Several other surveys have adopted a similar training approach as the Consumer Price Index. Our data-collection staffs also increasingly use videoconferencing for mentoring and to share ideas about how to make the data-collection experience better for data collectors and respondents.
A final note
Before I conclude, I want to share some sad news about one of the people who played an indispensable leadership role in developing the new survey questions and innovative data-collection and training methods. Jennifer Edgar, our Associate Commissioner for Survey Methods Research, died November 8 in a tragic fall in her home. She leaves behind her husband and two young children, her parents, and her sister. Moreover, she leaves hundreds of BLS colleagues and many more throughout the statistical community and beyond, who will grieve the loss of an exceptionally gifted friend and professional whose great promise was cut suddenly and tragically short. Jennifer was using her considerable energies to move BLS forward. Her passing is a huge blow to her family, loved ones, and the entire statistical community. We are working on ways to ensure Jennifer’s memory and passion is forever present at BLS.
Percent of employed people who teleworked at some point in the previous 4 weeks because of the COVID-19 pandemic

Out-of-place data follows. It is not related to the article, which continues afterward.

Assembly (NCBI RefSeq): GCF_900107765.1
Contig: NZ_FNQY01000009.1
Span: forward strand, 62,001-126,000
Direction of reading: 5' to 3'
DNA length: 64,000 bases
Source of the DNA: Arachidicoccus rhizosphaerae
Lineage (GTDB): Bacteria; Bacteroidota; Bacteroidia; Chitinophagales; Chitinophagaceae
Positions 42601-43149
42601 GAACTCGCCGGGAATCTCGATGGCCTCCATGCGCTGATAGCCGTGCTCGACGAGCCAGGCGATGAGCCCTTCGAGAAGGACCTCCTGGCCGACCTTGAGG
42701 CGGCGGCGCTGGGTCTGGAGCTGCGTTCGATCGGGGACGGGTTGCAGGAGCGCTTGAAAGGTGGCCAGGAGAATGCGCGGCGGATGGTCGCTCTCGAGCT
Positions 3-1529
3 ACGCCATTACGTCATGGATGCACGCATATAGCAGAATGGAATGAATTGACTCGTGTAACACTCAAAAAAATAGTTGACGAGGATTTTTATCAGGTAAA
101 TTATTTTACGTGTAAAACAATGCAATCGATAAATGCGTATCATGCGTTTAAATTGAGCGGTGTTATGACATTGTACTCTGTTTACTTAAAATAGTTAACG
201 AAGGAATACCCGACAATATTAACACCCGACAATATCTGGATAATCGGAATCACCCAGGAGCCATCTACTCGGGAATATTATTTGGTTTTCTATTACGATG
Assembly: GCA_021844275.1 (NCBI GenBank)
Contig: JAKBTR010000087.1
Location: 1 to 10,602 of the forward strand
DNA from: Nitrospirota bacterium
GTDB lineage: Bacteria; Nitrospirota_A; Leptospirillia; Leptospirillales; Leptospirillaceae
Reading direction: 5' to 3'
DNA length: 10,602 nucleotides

Number of people not in the labor force who did not look for work because of the COVID-19 pandemic
We have a guest
blogger for this edition of Commissioner’s Corner. Jennifer Price is an
economist in the Office of Productivity and Technology at the U.S. Bureau of
Labor Statistics. She enjoys watching theatrical performances when she’s not
had the pleasure of attending a high school play. The cast was composed of a
male and female lead and at least a dozen supporting actors. The program listed the performers and acknowledged many
other students, parents, teachers, and administrators. They all played some important
role to bring the play to life—lighting, sound, painting props, sewing
costumes, creating promotional materials, selling tickets, working concessions.
All of these pieces came together harmoniously to make the performance a
Setting the Stage: New
Measures of State Productivity
We also can examine these roles geographically. Until recently, BLS productivity measures were only produced at the national level. Last June, BLS published experimental measures of state labor productivity for the private nonfarm business sector. These measures, which cover the period from 2007 to 2017, will help us learn more about productivity growth in each state and how each state contributes to national productivity trends.
productivity for all states allows us to credit the role played by each state,
not just the total performance of the national economy or region. Just as each